As a Male of a Certain Age, I have come to know my urologist much better than I perhaps would prefer. As some symptoms gradually worsen, I’ve turned to recommended medications to, um, stem the tide, as it were (or actually maybe more the reverse). And I’m having a few side effects. Nothing serious, just a little . . . unnerving.
Problems like I’m having are very common in men over 50. Add another decade or two, and it’s nearly universal.
And yet . . .
It’s a very personal thing.
The Space of Paradox
I love dwelling in the space of paradox, of duality, of yes/and. Two seemingly opposite statements, both of which are completely true. And the intersection of personal and universal have been grabbing a great deal of my attention lately.
There are very few things I can experience that is entirely new to the human race. Being weightless in space is certainly still limited to a select few people. Only 35 people have SCUBA dived deeper than 800 feet down (thank you, Wikipedia). We could probably come up with a handful of other examples. But for the most part, whatever is happening to me has happened many, many times before.
Marriage, birth, cancer, aging. All of these are happening all the time around us.
But when it’s to me, when it’s this being, this body experiencing it, there’s nothing universal about it. For this body, it’s the first time in the history of the universe that I’ve fallen in love, or that I’m moving out of my family’s home, or the test results came back.
In these moments, for me there’s a narrowing in, a loss of connection with a larger picture. The universal disappears. My world is very tight, very boundaried. Whether it’s an ecstatic first. kiss or a terrifying fall, it has all my attention. It’s an experience of aliveness.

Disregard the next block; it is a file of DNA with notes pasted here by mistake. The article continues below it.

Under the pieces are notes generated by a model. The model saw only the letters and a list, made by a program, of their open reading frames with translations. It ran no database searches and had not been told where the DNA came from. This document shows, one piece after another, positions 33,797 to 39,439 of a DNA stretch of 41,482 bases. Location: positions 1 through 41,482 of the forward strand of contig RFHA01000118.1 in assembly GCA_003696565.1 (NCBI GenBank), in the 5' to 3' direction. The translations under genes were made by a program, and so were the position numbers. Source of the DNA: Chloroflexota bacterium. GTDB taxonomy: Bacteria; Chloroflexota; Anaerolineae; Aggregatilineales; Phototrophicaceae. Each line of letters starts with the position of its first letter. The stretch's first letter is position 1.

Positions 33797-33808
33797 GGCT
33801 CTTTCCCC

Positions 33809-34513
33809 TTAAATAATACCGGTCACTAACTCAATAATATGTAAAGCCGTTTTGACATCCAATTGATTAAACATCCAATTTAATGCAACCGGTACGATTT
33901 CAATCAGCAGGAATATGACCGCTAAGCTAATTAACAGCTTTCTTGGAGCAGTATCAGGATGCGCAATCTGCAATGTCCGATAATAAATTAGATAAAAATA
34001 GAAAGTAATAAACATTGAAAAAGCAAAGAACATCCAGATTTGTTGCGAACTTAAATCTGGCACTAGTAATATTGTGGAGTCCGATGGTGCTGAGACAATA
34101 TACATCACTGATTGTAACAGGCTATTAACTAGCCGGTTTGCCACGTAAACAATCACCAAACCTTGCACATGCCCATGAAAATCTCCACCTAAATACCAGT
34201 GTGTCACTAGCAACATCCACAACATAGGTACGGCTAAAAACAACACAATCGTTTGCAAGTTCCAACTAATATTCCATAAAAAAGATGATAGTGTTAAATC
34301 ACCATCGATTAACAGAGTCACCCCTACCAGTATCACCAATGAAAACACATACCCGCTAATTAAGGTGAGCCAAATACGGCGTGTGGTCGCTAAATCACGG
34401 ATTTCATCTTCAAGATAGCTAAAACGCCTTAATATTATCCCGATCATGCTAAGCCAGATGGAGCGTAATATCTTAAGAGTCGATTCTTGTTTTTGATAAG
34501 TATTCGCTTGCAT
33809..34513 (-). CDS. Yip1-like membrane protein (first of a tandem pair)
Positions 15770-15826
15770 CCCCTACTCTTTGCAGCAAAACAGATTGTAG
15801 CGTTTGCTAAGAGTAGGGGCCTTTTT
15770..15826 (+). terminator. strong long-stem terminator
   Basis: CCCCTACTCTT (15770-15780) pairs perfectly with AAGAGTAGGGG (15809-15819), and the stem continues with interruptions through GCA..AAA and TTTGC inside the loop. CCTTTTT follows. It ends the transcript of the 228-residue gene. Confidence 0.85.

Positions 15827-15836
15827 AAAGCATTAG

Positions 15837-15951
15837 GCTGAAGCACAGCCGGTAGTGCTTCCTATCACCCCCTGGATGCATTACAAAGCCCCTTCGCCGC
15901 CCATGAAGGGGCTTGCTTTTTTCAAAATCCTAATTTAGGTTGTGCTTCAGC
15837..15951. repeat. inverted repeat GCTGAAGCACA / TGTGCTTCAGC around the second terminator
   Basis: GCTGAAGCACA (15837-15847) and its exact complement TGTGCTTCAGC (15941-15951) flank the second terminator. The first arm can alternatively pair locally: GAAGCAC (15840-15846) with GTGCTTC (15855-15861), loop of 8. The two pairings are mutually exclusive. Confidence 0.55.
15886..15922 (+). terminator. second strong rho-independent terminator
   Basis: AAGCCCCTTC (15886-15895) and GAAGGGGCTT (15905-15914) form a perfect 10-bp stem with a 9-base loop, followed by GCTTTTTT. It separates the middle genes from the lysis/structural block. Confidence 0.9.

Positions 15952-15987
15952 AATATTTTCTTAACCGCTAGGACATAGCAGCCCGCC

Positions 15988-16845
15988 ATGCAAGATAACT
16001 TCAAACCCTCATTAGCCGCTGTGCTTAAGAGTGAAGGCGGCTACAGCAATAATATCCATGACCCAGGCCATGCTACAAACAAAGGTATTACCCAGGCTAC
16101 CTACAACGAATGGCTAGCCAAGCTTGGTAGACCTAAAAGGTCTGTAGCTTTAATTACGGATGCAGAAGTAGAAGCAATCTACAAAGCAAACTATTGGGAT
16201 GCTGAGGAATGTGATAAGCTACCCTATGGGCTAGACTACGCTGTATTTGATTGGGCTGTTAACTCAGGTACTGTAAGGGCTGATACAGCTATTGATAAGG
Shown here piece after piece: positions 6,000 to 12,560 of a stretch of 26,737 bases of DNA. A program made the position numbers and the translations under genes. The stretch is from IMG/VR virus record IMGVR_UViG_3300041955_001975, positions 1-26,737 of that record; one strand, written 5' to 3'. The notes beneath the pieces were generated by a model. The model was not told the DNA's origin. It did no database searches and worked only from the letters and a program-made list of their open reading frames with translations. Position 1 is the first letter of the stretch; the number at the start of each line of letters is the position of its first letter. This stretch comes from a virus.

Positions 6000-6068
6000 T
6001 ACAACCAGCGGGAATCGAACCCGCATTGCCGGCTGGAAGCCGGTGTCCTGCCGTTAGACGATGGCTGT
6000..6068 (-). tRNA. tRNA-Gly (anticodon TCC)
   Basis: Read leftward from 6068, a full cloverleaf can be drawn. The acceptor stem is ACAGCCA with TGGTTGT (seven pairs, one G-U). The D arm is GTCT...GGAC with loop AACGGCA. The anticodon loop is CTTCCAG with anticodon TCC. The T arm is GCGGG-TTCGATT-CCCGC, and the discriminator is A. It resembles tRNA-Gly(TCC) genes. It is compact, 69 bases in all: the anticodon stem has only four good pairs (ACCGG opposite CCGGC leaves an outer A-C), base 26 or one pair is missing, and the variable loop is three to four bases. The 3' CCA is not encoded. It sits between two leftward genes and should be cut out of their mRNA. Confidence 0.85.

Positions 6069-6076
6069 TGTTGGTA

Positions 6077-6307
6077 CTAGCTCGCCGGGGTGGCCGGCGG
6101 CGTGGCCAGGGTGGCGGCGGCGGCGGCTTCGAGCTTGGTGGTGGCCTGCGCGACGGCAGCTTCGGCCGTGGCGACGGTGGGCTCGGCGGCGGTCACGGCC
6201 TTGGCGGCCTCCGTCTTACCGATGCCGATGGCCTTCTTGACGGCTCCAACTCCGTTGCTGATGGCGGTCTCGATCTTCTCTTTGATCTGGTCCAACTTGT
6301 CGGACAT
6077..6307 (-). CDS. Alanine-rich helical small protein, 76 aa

So in the urologist’s office, as some version of all this passed through my head, it brought me a sense of peace. Even a feeling of connection to an unbroken chain of men.
I am unique, and that’s universal.
This month’s images
As I wrote this, I pondered about what of Flame’s art to share. No piece specifically deals with what I’m talking about. But then it occurred to me – our patrons have a deep, personal connection to the works of Flame’s that they’ve chosen. The unique/universal duality is deeply imbedded in all art.
So this month, I want to explore some of Flame’s most popular pieces.
This work has my favorite back-story. This was commissioned by a University of Virginia student as a Valentine present for his sweetheart. This tree is on the UVa campus, and they would meet on this bench and read Shel Silverstein. This was an intensely personal work for them, and is now for many, many UVa students and graduates. One of Flame’s more minimalist pieces, we are left with this tree (a deciduous magnolia) not as the center of the universe, but as the universe itself.
Black Cat Moon
Black cats and full moons are deeply archetypal in Western culture. One of Flame’s early Sculpted Paper pieces, the prints clearly pick up the three dimensionality of the original. And people with cats deeply respond to this. Even though their cats are gray, striped, tabby, ginger, people see something of their cat’s spirit in this piece.
Arbor Moon Dance
This to me is the most romantic of Flame’s works (although there are a few runners up). Two of Flame’s dryads dance, limbs intertwined, as the full moon rises over this fantasy floating island. This graceful piece, at once joyful and somehow somber, resonates for me as a beautiful symbol of our relationship. But however much it means to me personally, it’s clearly touched the hearts and lives of many, many people.
The Unique and The Universal
For this month’s post, I asked Flame for a quick sketch of one person standing in front of the crowd. I challenged her to create something in 20 minutes or less, and here it is!
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